Checkup #12: What does pollution have to do with covid-19?

on Sundays, the TechWorld brings together some of the week’s top health news in one place. Check out last week’s highlights below.

The virus

pandemic news

Pollution and covid-19

A large study published recently suggests that prolonged exposure to air pollution can lead to the worsening of the clinical picture of covid-19. The study was published in the scientific journal Environmental Health Perspectives.

One theory assumes that pollution may increase people’s susceptibility to developing severe respiratory symptoms, including a reduction in the body’s immune response.

Another associates comorbidities resulting from contact with pollution, such as diabetes and cardiorespiratory diseases, with worsening symptoms. You can read more about the survey here.

Ômicron no Brazil

Until Friday (3), five cases of people infected with the new omicron variant of the coronavirus had already been reported in Brazil — three in São Paulo and two in the Federal District. According to the Ministry of Health, another eight cases are under investigation.

According to the WHO, several studies are already underway to assess the risk that omicrons can represent, but it is still unknown how dangerous the variant is.

Around here, the variant has already made the São Paulo state government back off from the decision to release the use of masks in open places.

On twitter, biomedical Melanie Fontes-Dutra, coordinator of the Covid-19 Analysis Network, published a thread to explain what is known about the omicron so far.

Alcohol can harm the heart

An search from the University of California at San Francisco (UCSF) indicated that consumption of alcohol is the main risk factor for cardiac arrhythmia. In addition to alcohol, other possible causes were tested, such as caffeine and the deprivation of I’m.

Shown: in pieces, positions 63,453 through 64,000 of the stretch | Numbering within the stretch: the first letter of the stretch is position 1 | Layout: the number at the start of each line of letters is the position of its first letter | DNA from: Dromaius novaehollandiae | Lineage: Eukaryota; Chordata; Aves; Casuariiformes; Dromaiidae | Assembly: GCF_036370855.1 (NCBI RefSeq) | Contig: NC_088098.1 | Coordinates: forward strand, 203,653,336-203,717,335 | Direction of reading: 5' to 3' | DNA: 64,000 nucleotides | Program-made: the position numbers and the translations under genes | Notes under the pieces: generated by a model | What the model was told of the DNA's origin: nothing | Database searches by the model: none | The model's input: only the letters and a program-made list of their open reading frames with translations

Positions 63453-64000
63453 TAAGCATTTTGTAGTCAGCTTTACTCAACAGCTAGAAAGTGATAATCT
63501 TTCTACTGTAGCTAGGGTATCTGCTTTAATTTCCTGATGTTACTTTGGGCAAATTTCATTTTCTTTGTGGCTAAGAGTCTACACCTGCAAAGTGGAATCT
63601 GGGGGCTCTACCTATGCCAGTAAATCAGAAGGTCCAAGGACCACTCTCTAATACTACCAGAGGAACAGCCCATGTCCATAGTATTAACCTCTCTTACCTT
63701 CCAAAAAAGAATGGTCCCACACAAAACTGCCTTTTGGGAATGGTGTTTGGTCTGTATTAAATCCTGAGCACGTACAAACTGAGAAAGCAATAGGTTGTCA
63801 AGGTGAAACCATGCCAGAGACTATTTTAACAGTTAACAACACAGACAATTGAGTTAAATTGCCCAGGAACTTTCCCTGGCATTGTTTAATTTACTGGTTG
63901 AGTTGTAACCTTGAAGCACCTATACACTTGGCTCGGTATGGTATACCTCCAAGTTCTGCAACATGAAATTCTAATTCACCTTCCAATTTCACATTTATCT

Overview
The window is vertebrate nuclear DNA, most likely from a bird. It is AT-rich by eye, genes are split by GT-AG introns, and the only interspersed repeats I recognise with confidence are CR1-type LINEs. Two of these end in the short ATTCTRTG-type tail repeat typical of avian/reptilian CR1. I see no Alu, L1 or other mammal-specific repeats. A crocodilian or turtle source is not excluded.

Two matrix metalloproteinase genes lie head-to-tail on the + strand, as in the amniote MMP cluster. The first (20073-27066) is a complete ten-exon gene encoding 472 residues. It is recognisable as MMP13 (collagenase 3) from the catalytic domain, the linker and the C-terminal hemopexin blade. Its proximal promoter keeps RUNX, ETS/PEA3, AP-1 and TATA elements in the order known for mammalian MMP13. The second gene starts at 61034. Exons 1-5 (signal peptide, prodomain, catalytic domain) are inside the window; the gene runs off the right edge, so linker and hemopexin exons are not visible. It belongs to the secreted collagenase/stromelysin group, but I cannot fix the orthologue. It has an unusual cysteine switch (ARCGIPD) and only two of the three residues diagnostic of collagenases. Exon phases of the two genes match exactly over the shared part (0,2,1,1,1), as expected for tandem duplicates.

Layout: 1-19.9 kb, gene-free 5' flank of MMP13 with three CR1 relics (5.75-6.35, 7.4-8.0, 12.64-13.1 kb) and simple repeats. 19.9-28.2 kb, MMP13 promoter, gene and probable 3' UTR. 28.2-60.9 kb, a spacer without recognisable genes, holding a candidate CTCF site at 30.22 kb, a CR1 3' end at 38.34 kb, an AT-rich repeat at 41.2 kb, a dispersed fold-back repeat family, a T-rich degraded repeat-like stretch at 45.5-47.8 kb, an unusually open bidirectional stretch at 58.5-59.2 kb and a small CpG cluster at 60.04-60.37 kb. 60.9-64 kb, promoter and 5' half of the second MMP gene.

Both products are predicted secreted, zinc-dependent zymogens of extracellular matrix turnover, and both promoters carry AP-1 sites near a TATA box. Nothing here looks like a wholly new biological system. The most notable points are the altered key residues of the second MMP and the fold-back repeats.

AlcoholAlcohol is identified as the main risk factor for cardiac arrhythmia by study (credit: Shutterstock)

Alcohol consumption was commonly related to cases of atrial fibrillation reported by the participants themselves, having a high association with an increased risk of arrhythmia. We tell you more about the survey here.

Or tablet to treat diabetes

Researchers of Yale University developed an oral drug for type 1 diabetes capable of controlling insulin levels and reversing the inflammatory effects of the disease.

Scientists pointed out that the drug has some advantages compared to therapies standard for the disease: as it is taken orally, it is easier to ensure patient adherence to treatment. The results of the study with the substance were published in October this year in journal Nature Biomedical Engineering, and you can read the full story about the research here.

Is Melatonin a Solution for Insomnia?

In October this year, Anvisa (National Health Surveillance Agency) approved the use of melatonin as a food supplement No brazil. The agency’s decision establishes that the product can only be used by people over 19 years of age and in doses that do not exceed 0.21 mg per day.

Known as the sleep hormone, melatonin attracts people who have difficulty sleeping or sleep poorly, but according to neurologist Luciano Ribeiro, coordinator of the Sleep Medicine Unit at Hospital Alemão Oswaldo Cruz, in São Paulo, it is more suitable for people who work late at night or who travel to places with a very different time zone from what they are used to.

We talk more about the hormone in this text.

Finally, a hug

HugA study sought to identify the factors that make a hug pleasant (credits: Shutterstock)

Do you know what makes a hug so good? Scientists decided to investigate the matter and ended up discovering that hugs of 5 or 10 seconds are more pleasant than hugs of 1 second, in addition to providing a greater sense of control to the participants of the contact. Read more about the survey here.

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